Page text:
By Zahidun Nisa:
When I was in school, some children who lived in the same vicinity rode to school in tongas. It wasn’t much of a surprise for me, and neither did I notice then, that apart from the area of my school, i.e. Saddar, tongas were seldom seen. Last week while reading Bapsi Sidhwa, and marvelling over the originality with which she has penned down her illustration of the pre-partitioned Lahore in the background of her story; I reminisced the time and composed my thoughts together, and the absence of tongas from roads in today’s times, struck me. I hardly see them now, except for carnivals, and on some streets where they’re brought for entertainment purposes.
In a country where cultural heritage is relished every now and then, the absence of tonga rides on city roads, as an alternative to taxis and rickshaws, is much felt. Other means of public transport suffice for the ones who do not own any automobile, but they add to environmental pollution. However, cars, jeeps and bikes are here now, and have become more of a need than want. Hence, their existence cannot be domineered. But the expanding space of this globalized world should have some room for ancient relics, which can be of good use, and feasibly maintained. And when it comes to ancient vehicles, tongas can well-serve the purpose.
Despite the availability of various time-saving devices, technology has not completely replaced the old druthers. In households, we have an option to choose mortar and pestle (sil batta) to taste the real essence of a spice. If there is no hurry to prepare a meal, and a chacha, mamu or khala from pardes (abroad) demands to have traditional food then sil batta is willingly taken out of cabinets with narrations of how dadis and nanis made finger-licking kababs with hand-grinded spices; otherwise for usual use an electronic blender is also there. Likewise, in Bollywood, there is a new wave of action films, i.e. Dabbang and Singham, similar to those from the late 1980s, in which the police wala is a heroic character, not a corrupt one like in many of the mainstream films, and his heroine is a traditional, family girl. This is moving parallel with the contemporary ones in which there are no songs with back-dancers, and usually a strong message against the system.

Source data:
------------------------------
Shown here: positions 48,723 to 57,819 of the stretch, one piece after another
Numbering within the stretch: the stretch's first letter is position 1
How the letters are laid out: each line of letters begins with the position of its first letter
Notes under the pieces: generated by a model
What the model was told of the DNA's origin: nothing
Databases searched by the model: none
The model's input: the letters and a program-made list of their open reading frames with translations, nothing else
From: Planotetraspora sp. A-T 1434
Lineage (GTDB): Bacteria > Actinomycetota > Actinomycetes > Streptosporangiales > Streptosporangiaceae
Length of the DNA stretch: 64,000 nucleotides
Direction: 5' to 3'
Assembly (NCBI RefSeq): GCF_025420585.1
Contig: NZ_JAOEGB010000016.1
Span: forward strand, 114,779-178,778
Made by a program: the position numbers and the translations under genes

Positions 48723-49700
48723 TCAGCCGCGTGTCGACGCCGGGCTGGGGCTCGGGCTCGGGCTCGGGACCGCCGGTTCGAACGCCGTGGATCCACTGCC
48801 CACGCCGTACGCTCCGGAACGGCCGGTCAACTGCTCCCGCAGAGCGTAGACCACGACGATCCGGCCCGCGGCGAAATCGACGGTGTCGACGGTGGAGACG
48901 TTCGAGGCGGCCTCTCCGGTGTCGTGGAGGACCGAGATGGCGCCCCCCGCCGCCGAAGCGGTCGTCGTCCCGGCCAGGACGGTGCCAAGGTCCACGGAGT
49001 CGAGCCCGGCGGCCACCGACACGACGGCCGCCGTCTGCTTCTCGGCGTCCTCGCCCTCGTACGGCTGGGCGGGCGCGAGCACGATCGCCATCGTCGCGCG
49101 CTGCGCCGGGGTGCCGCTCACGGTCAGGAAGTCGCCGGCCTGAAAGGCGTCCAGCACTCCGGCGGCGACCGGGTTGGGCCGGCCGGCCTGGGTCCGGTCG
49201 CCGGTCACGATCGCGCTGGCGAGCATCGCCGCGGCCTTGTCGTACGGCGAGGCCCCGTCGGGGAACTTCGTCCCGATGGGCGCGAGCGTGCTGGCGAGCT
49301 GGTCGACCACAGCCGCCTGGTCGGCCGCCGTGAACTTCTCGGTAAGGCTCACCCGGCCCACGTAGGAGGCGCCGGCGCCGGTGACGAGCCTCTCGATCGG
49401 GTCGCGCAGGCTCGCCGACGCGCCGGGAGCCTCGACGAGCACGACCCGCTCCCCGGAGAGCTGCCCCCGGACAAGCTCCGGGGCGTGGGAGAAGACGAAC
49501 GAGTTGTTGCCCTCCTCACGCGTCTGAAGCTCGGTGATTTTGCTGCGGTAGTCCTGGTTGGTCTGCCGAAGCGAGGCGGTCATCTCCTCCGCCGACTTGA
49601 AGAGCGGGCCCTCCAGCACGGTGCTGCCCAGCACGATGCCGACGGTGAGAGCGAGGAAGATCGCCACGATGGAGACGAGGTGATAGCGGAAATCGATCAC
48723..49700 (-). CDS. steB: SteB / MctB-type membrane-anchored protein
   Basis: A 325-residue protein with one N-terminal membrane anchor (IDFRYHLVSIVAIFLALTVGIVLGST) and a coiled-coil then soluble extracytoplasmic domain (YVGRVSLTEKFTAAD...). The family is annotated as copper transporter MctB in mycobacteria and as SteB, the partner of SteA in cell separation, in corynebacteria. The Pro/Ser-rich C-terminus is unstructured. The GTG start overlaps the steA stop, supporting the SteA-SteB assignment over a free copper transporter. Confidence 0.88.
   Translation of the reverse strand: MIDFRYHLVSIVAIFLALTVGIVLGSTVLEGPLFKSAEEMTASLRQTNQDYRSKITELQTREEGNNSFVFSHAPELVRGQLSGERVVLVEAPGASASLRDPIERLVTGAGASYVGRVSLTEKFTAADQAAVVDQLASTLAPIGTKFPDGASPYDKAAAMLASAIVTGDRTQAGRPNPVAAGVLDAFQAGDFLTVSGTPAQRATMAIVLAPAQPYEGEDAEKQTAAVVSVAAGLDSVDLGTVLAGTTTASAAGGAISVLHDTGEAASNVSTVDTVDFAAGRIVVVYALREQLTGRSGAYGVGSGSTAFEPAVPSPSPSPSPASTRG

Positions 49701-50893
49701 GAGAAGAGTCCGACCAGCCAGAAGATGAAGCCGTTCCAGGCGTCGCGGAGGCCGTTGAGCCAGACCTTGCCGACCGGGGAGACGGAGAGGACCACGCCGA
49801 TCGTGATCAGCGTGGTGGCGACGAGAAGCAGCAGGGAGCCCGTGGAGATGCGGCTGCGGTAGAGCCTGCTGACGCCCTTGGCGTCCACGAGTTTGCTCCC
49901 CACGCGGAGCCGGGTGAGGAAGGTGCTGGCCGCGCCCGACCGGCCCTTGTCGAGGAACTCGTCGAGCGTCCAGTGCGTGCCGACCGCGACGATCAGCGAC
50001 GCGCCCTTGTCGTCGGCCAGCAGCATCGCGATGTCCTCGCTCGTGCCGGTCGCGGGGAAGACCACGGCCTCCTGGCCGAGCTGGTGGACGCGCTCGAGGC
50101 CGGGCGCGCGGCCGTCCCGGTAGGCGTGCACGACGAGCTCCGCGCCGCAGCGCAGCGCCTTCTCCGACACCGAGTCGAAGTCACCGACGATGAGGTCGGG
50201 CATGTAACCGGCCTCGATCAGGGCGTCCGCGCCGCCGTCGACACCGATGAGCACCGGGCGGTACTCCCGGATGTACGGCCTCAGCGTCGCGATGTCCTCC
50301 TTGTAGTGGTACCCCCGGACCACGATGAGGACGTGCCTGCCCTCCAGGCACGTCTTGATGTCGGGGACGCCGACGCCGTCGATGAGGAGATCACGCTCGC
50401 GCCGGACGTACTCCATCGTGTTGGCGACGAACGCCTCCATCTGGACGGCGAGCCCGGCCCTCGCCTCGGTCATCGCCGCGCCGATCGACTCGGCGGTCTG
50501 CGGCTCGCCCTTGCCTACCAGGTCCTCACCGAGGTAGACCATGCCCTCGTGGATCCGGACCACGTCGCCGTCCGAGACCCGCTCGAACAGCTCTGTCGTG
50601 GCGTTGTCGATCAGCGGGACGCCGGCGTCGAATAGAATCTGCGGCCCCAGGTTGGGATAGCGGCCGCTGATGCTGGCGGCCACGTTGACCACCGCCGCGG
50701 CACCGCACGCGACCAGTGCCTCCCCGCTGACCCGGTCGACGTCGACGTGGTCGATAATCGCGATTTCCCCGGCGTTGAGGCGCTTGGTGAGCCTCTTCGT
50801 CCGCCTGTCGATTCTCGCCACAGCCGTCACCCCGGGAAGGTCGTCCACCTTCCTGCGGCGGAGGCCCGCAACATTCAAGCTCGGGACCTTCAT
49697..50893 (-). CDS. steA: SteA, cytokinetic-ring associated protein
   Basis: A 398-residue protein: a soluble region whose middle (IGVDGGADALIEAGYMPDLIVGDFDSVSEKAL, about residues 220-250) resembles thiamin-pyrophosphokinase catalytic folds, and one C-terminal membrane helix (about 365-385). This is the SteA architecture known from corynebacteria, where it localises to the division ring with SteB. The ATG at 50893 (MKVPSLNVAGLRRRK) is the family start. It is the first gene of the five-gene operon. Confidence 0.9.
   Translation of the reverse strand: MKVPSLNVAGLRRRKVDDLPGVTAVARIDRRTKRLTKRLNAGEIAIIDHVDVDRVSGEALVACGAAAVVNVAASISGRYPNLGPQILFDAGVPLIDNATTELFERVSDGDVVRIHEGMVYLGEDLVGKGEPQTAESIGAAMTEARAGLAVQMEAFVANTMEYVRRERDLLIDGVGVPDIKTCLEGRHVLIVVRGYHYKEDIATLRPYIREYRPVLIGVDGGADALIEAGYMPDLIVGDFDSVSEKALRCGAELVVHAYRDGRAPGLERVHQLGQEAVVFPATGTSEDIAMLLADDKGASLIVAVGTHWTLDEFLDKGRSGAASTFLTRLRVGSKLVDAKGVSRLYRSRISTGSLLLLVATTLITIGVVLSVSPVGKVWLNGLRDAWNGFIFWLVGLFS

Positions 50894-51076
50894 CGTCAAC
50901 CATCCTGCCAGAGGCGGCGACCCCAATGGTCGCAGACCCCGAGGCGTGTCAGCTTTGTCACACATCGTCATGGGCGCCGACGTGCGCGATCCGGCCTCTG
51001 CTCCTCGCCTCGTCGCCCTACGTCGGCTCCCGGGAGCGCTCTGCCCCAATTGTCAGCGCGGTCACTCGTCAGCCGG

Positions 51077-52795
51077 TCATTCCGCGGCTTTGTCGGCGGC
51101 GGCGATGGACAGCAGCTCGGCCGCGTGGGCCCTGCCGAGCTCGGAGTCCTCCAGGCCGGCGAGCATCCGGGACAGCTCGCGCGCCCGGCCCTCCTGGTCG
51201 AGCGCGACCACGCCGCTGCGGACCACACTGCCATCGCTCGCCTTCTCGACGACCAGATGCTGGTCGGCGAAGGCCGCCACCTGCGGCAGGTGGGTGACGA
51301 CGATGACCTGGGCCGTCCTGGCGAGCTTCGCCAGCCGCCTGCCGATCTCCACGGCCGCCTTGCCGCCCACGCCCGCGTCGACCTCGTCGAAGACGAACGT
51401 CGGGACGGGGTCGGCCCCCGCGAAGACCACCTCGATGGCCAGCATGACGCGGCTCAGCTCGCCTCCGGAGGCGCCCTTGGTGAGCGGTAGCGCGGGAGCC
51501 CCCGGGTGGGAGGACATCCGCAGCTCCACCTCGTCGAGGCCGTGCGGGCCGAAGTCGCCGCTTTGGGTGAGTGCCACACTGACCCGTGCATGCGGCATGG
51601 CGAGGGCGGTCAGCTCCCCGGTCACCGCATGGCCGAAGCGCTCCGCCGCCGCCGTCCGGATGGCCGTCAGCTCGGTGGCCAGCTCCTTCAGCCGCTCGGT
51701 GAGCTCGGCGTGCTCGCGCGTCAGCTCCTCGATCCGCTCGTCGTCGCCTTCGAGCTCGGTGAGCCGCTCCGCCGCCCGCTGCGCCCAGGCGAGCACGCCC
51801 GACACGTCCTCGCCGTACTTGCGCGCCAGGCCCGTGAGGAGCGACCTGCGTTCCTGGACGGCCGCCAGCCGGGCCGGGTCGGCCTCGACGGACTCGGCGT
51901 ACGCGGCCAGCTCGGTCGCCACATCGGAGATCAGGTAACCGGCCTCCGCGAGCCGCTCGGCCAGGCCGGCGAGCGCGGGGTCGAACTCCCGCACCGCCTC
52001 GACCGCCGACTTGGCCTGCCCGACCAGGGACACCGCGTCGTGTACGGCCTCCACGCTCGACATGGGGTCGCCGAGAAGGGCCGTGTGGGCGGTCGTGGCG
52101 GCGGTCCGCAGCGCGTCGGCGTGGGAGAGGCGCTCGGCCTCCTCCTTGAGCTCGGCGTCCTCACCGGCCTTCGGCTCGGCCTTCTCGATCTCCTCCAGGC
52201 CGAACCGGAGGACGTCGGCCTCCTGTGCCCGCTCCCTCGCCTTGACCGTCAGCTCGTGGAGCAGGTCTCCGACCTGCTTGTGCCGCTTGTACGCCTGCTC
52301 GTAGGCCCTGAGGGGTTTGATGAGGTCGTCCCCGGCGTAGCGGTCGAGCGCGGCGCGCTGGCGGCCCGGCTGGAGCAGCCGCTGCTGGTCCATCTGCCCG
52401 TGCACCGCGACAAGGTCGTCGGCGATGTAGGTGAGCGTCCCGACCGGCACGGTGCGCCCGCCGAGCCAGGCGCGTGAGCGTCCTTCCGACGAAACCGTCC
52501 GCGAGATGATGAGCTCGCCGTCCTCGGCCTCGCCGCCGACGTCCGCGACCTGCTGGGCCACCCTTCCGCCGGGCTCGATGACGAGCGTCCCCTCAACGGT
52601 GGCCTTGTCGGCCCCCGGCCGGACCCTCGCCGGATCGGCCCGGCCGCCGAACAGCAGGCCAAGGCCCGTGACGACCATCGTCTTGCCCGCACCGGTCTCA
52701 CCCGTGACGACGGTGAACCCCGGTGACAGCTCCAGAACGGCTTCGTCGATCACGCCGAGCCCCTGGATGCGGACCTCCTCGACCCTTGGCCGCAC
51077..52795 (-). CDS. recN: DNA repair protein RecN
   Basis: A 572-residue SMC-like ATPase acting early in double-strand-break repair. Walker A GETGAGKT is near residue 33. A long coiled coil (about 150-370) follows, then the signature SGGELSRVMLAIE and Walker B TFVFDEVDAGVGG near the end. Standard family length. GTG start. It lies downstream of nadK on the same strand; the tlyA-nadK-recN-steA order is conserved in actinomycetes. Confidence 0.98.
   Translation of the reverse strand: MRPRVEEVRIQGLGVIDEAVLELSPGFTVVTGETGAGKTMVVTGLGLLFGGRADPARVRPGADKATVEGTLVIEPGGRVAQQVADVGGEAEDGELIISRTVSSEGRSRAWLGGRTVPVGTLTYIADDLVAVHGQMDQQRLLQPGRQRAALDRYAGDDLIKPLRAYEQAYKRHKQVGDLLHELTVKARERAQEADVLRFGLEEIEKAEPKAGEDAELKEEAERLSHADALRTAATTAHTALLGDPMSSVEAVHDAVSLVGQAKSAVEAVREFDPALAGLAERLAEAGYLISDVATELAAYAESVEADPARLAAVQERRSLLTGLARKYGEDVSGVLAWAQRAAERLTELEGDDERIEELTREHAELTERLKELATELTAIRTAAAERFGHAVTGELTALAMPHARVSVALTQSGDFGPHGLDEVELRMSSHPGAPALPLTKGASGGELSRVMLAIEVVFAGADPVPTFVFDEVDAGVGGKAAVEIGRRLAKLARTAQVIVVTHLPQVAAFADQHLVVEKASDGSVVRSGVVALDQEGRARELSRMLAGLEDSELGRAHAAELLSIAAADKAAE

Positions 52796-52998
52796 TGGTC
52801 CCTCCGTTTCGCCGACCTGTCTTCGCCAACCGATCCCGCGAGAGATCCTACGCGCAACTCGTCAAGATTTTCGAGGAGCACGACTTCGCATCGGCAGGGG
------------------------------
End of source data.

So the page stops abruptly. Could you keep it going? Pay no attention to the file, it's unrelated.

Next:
If there is room for parallels at home and in cinemas, then it is unfair on roads and people to have limited options of transport to choose from. It is no harm in balancing between both the means of transportation. If tongas come back in the groove, they will lessen the burden on fuel supply as they are fuel-free alternatives.
Therefore, we should realize the magnificence of our beloved tongas on streets, and make endeavours to carry them alongside taxis and Toyotas.